Grand County is in north central Colorado and had a population of 15,000 people as of the 2010 census. Municipalities in Grand County include Granby (population 1700), Kremmling (1400), and Winter Park, a resort town with a permanent population of 1000.
I spoke to an official at the Grand County Animal Shelter (GCAS), located in Granby, who told me that the county sheriff’s department runs the shelter. GCAS serves the entire county, including the towns, and there are no other shelters in the county. Grand County Pet Pals (GCPP) is a private non-profit that assists GCAS and maintains the GCAS website. Grand County is also home to Mountain Pet Rescue (MPR), a foster-based rescue located in Winter Park. MPR specializes in transporting heavy-coated dogs of the working breeds in from out of state. These dogs are popular in the Colorado mountains and MPR reports that there is a shortage of them.
GCAS charges a $20 fee for owner surrenders. Sometimes they ask people to wait to surrender animals if the shelter is full, but they always make exceptions if the owner cannot wait or if they think the animal would be better off impounded. Their general rule is to accept owner surrenders only from their jurisdictions, but they have occasionally made exceptions in the past and taken surrenders from outside the jurisdiction. They do not have a TNR program, but they have live traps that they lend to people who trap ferals. The shelter then neuters the cats and places them as barn cats.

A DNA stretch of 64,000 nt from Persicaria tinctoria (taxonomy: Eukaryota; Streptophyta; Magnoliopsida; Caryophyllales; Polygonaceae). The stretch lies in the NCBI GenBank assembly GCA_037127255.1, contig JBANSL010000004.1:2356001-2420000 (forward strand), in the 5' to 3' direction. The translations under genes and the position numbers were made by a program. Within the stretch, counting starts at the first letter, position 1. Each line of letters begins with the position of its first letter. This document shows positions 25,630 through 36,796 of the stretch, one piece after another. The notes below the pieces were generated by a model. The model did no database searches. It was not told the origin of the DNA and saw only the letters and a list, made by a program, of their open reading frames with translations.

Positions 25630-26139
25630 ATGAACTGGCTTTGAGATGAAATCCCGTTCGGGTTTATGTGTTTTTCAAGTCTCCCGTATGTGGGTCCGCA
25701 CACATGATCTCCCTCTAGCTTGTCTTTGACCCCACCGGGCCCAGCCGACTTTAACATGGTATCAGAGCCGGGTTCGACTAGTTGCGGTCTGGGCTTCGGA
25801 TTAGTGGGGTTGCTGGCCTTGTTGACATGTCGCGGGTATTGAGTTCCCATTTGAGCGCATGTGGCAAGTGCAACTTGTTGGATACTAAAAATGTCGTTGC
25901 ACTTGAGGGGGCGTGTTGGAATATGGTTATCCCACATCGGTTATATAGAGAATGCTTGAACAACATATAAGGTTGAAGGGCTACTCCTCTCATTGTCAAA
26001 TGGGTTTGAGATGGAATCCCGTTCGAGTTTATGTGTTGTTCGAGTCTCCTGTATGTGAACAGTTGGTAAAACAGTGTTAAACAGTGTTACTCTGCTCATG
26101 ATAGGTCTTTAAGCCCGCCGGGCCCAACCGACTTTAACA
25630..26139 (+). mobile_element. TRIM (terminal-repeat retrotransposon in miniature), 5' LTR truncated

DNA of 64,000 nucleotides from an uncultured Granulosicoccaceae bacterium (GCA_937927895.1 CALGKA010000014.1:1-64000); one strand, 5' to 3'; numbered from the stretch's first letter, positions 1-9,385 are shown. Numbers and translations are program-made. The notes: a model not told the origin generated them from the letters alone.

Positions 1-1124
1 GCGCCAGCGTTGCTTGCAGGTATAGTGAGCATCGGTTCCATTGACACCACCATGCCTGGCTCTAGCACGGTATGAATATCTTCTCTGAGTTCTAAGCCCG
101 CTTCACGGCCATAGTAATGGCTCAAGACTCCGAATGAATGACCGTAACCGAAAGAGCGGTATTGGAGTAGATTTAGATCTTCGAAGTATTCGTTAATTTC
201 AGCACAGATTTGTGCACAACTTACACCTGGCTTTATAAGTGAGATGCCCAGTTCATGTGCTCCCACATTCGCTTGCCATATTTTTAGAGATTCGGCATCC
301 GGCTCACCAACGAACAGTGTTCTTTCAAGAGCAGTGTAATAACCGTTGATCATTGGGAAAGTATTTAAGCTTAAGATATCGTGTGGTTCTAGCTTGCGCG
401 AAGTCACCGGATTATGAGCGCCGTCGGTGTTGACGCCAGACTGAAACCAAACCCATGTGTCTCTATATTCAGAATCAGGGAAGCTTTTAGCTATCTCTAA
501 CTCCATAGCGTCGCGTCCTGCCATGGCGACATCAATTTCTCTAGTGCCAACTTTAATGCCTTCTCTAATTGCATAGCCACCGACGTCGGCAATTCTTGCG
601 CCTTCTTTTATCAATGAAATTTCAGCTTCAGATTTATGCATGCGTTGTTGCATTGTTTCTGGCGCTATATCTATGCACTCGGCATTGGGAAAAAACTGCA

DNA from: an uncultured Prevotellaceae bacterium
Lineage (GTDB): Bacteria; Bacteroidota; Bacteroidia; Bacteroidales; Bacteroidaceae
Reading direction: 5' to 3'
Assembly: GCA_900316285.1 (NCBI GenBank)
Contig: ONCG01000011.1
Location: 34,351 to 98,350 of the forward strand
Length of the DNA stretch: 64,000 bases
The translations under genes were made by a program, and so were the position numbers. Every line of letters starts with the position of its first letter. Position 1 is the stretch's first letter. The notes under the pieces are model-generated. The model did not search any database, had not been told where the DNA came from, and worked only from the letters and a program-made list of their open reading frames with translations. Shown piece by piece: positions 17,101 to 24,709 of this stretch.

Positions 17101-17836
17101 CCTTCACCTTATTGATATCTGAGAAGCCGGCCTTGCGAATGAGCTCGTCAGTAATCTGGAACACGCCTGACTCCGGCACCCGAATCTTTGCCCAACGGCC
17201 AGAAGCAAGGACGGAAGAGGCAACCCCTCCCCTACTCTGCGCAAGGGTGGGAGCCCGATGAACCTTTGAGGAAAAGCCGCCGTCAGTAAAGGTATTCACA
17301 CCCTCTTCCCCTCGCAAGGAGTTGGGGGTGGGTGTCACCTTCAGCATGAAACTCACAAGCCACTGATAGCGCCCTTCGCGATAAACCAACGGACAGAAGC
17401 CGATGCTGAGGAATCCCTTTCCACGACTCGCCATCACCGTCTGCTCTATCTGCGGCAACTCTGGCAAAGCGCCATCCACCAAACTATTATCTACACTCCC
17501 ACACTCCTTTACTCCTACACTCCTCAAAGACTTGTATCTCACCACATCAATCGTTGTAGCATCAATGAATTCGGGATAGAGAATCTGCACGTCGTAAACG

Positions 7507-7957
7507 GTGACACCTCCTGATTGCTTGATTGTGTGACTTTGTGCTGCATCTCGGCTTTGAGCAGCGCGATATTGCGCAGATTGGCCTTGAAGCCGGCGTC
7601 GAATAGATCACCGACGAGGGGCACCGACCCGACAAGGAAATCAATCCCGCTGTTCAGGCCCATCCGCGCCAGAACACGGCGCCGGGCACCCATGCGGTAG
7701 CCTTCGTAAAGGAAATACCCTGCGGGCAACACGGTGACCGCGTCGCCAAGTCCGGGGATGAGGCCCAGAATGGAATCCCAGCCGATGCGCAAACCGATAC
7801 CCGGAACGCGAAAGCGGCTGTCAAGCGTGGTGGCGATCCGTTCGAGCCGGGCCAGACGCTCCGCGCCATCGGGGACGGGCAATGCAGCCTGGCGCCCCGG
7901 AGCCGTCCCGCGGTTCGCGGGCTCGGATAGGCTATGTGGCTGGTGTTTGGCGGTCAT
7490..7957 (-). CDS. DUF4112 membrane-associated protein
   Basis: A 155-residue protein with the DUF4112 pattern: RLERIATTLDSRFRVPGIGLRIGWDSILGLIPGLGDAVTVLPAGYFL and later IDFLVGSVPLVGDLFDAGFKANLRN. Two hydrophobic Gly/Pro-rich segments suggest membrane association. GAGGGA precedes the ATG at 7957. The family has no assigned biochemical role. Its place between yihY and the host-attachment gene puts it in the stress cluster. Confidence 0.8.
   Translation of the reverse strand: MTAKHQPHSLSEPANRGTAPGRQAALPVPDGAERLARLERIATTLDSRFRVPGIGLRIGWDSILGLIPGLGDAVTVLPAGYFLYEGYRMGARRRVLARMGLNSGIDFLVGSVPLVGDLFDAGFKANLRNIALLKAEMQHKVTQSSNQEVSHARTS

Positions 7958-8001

Shelters in Colorado report their statistics to the state’s Department of Agriculture each year. In 2012, GCAS took in 309 dogs and cats. This is an intake of 21 pets per 1000 human population. If MPR’s intake is counted, the intake is 45 pets per 1000 population. GCAS’s live release rate for 2012 was 98%. The live release rate was 97% if animals who died in shelter care are included with euthanasias. MPR also submits statistics to the state. In 2012 they took in 354 dogs, of which 301 were transported in from out of state, and they took in 6 owner-surrendered cats. They had a 100% live release rate, which drops to 99% if the 4 dogs who died in their care are counted against their live releases.
In 2013, GCAS took in 266 animals and had a 99% live release rate. They had no animals die in shelter care and did not report any owner-requested euthanasia. MPR reported taking in 515 dogs and 9 cats in 2013, with a 99.8% live release rate. MPR’s live release rate was 99.6% if the one dog who died in shelter care is counted against the live release rate.
Grand County was originally listed by this blog on December 12, 2013, based on its 2012 statistics. This post is a revision and update with 2013 statistics.